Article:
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Rapid City officials named to national commission to investigate Missing and Murdered Indigenous people

The late evening news on KEVN Black Hills Fox Sunday
Published: May. 15, 2022 at 9:45 PM MDT
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RAPID CITY, S.D. (KEVN) - According to the Center for Disease Control and Prevention, murder is the 3rd leading cause of death for indigenous women.

To fight that statistic the U.S. Departments of Interior and Justice created a commission to investigate the issue of Missing and Murdered Indigenous People across America. Two Rapid City men have been named to serve on that committee.

The Not Invisible Act, signed into law in 2019, forms a commission made up of law enforcement, tribal leaders, and family members of Missing and Murdered Indigenous People. The goal is to investigate and make recommendations to the Departments of Interior and Justice. Rapid City Chief of Police Don Hedrick, and Gregg Peterman with the U.S. Attorneys Office in Rapid City, are part of that 35-member commission.

Peterman says he’s worked on the issue for three decades, and is looking forward to exploring potential solutions.

“The commission will be looking at the issue of public safety in Indian Country and the extraordinarily high rates of violent crime, especially against women and children, but also men as well,” Peterman said. “So, it’s always been on our radar at the United States Attorney’s Office every day.”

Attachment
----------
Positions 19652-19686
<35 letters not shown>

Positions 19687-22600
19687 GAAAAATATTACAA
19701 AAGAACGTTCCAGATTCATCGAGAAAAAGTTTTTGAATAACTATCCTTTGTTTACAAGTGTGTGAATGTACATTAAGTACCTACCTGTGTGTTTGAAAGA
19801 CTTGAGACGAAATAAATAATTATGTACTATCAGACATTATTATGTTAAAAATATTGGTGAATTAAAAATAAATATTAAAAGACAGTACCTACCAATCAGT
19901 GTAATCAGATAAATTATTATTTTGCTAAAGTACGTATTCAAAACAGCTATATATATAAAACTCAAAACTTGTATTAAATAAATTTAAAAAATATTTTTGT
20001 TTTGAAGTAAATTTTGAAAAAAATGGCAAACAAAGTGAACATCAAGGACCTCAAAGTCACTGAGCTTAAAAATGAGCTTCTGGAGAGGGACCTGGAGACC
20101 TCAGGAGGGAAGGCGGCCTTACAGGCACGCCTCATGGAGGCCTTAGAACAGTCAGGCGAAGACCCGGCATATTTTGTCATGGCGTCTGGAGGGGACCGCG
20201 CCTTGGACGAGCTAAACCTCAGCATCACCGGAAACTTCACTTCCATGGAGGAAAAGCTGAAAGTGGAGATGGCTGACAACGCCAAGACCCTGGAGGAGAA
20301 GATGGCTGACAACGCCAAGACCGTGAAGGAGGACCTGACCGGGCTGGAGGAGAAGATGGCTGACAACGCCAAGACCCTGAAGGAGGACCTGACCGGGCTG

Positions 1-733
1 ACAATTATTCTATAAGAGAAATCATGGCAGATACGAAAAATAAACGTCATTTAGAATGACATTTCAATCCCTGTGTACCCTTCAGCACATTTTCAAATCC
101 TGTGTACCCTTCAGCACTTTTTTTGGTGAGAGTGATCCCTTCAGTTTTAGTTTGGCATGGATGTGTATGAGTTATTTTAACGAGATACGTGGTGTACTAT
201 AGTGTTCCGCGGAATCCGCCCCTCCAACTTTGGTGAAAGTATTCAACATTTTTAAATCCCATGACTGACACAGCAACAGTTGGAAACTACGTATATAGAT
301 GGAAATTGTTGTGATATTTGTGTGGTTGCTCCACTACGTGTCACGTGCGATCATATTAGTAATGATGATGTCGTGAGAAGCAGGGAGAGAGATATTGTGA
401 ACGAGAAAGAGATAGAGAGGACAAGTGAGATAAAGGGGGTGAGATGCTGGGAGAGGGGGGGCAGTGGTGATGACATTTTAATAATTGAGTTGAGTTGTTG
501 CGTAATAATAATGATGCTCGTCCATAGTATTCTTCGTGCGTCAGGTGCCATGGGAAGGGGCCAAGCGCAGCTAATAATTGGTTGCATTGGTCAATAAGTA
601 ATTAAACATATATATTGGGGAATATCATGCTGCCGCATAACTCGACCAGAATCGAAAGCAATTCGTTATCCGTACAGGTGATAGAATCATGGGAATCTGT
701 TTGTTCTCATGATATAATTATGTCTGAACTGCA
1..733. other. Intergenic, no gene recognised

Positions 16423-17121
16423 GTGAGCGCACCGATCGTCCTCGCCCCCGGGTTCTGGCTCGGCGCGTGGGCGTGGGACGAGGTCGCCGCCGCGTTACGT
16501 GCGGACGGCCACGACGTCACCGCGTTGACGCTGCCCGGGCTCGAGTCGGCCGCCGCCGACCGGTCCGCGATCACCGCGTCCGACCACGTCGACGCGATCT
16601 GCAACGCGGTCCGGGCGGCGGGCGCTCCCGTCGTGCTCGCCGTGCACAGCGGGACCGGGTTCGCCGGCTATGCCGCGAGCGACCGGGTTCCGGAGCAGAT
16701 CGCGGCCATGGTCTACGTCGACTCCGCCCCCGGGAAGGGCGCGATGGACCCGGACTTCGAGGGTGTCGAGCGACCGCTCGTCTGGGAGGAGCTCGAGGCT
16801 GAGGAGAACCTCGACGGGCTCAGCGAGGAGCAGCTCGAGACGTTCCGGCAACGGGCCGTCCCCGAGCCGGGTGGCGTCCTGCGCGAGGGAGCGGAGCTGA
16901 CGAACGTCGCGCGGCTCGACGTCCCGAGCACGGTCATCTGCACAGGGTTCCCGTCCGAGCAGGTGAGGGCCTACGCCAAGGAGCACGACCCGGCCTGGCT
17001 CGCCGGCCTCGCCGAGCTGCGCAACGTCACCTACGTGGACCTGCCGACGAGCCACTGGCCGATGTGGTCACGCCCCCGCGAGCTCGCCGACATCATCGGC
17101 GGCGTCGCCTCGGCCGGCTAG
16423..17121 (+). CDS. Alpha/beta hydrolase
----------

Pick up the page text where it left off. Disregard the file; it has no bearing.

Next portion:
Hedrick tells us in a statement that he’s honored to be on the commission.

“The Rapid City Police Department has solid working relationships with our community-based organizations who are working to raise awareness about the issue of Missing and Murdered Indigenous Women and I hope serving on the commission will only bolster our partnerships with the goal of reducing and eliminating victimization,” Hedrick said in a statement.

Lily Mendoza, founder of the Red Ribbon Skirt Society, says she appreciates the relationship with the RCPD, and looks forward to working with members of the commission.

She adds that her organization has already carved out potential solutions with local law enforcement.

“How we go about reporting, who’s there to take the reports, if we’re being listened to, and what the protocols are to start looking for women and others who have been human trafficked.”

Mendoza says she was nominated to serve on the commission, but wants to continue working on the MMIW issue at the grassroots level.

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